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These are the skills you need to land a job in 2021

Fred Mathieu, Technical Recruiter - Asana

When will workers return to the office? The rapid vaccine rollout in the UK has brought hope of a reversion to normality, and businesses are beginning to try and work out what the new world will look like. But work is global and even as people return to the office, many will remain distributed all over the world as companies find the right balance, whether it’s office-first, fully remote, or hybrid.  This continued shift will have an  impact on day-to-day operations, as business leaders and their teams take on  habits and systems. 

Employers are now having to rethink what makes a great candidate in a distributed environment, and how to measure and manage success from afar.  Whether you are facing a forced career shift, or have taken this time as an opportunity to change career paths, here are the essential skills to highlight in interviews that can help you land the job you’ve been eyeing. 

Demonstrate your remote leadership skills
A recent study in the Journal of Business and Psychology showed that strong in-person leadership skills don’t often translate into being a good virtual leader. Confidence, intelligence and extraversion – traits that have often long propelled ambitious workers into executive level take less precedence forinto virtual leadership. Instead workers that are organised, dependable and productive take the reins of virtual teams. To demonstrate how you have successfully led teams in a remote setting, highlight that you understand the difference between these two distinct leadership styles. 

Know the company’s tech stack
Asana’s recent Anatomy of Work Index found for many organisations, the abrupt shift to remote work triggered an increase in the adoption of collaboration tools and accelerated digital transformation. On average, workers were switching between 10 apps, 25 times a day. Review the job description to see if there are any programs listed or research what platforms the company uses for communication and project management. From there, begin to familiarise yourself with any tools you haven’t used before, that way you can highlight your willingness to learn. 

Show you can manage your time from anywhere
Time management is a vital aspect of any professional role, especially when teams are physically apart and in different time zones. When interviewers ask questions about how you prioritise tasks or projects, do the best you can to illustrate how you have effectively determined which tasks need more attention than others. When answering, share anecdotes and describe situations in which you have made one task a priority over another, without having to sacrifice any other responsibilities that you needed to action. Highlight how you’ve limited distractions, managed deadlines and why you think it’s important to manage your time, as well as keep your focus.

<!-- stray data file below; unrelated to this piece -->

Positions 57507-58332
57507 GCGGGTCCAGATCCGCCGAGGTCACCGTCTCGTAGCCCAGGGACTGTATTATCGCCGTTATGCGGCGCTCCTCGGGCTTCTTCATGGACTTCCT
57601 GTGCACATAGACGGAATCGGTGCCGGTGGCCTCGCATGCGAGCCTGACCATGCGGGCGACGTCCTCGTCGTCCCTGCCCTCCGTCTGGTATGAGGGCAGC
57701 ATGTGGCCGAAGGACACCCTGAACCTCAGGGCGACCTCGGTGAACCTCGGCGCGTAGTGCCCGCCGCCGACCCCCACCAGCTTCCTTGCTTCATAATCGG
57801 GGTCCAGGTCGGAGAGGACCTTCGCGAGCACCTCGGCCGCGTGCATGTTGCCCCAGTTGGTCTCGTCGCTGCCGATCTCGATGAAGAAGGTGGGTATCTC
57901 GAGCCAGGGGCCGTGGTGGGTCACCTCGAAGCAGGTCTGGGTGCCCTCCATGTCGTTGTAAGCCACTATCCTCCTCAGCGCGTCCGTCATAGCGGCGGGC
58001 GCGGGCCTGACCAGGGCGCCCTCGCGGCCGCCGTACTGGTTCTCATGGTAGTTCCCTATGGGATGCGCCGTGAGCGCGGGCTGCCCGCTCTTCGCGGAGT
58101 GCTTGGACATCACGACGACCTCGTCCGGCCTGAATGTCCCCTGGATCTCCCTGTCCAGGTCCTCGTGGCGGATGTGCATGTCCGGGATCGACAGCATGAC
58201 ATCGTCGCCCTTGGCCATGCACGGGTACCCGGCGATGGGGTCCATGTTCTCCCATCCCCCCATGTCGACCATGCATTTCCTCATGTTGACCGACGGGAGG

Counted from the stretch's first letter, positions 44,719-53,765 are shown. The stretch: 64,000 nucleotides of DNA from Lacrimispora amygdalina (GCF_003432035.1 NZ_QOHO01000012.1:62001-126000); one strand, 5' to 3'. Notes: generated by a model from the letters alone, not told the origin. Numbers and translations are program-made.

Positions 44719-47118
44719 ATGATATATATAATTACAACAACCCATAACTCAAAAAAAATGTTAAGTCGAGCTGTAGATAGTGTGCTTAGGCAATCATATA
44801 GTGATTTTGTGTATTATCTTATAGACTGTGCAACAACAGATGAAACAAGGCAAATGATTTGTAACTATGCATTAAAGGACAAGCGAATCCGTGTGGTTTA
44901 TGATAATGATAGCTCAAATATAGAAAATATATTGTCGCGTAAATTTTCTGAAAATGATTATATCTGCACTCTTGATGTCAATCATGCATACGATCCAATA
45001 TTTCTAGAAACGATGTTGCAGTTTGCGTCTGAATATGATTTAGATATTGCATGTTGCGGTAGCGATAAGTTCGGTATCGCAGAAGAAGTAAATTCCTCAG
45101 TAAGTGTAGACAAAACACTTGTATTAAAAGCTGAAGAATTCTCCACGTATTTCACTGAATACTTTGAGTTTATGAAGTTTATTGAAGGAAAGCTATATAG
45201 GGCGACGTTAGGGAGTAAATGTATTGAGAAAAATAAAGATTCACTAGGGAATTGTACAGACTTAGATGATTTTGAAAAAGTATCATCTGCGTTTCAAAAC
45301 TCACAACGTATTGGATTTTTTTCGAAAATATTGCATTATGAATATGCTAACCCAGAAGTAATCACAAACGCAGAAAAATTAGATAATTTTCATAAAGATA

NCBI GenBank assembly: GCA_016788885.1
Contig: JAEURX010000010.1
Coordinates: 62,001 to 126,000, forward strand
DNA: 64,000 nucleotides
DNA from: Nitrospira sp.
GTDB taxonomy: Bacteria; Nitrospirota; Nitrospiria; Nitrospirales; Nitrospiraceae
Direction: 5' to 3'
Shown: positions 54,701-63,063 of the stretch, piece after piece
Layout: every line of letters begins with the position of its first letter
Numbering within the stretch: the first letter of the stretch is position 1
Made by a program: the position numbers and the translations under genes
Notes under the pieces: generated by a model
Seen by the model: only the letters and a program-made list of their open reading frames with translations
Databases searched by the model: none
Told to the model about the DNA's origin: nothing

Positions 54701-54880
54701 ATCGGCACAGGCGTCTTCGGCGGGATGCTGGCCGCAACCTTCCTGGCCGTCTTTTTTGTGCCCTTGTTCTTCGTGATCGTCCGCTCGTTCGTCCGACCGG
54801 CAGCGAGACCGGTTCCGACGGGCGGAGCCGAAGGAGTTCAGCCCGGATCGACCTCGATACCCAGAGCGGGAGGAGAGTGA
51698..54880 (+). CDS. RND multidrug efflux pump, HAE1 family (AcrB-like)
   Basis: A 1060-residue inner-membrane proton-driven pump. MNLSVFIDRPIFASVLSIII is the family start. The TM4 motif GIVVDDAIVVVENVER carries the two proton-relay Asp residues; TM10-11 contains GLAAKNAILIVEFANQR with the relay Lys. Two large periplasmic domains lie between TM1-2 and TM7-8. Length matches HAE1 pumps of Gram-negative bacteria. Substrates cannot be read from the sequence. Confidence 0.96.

Lean into your virtual communication skills
Now more than ever, teams are looking for candidates who can communicate complex ideas and explain cross-functional project plans clearly. In interviews, showcase your communication skills by referring back to your interviewer’s question, taking them through your thinking process when answering, as well as highlighting why you think strong communication skills are fundamental to success in a remote team. 

Whether you are changing your career or looking for a job in a remote environment, you need to be prepared for every eventuality. To ensure you land the right role, you need to get ahead and develop an arsenal of skills expected in the new working normal. To seamlessly transition from remote, in-office, or distributed workplaces, you need to demonstrate expertise in a company’s tech stack, virtual communication, time management, and remote leadership.

Use Data and Metrics to show your impact
With the growth of remote teams, employers are going to rely on data to evaluate employee performance and impact. To separate yourself from other applicants, use data to describe your experience. Using frameworks like the “STAR” method on your resume and during interviews, you can show your impact, and how it directly contributed to your past organization’s success.

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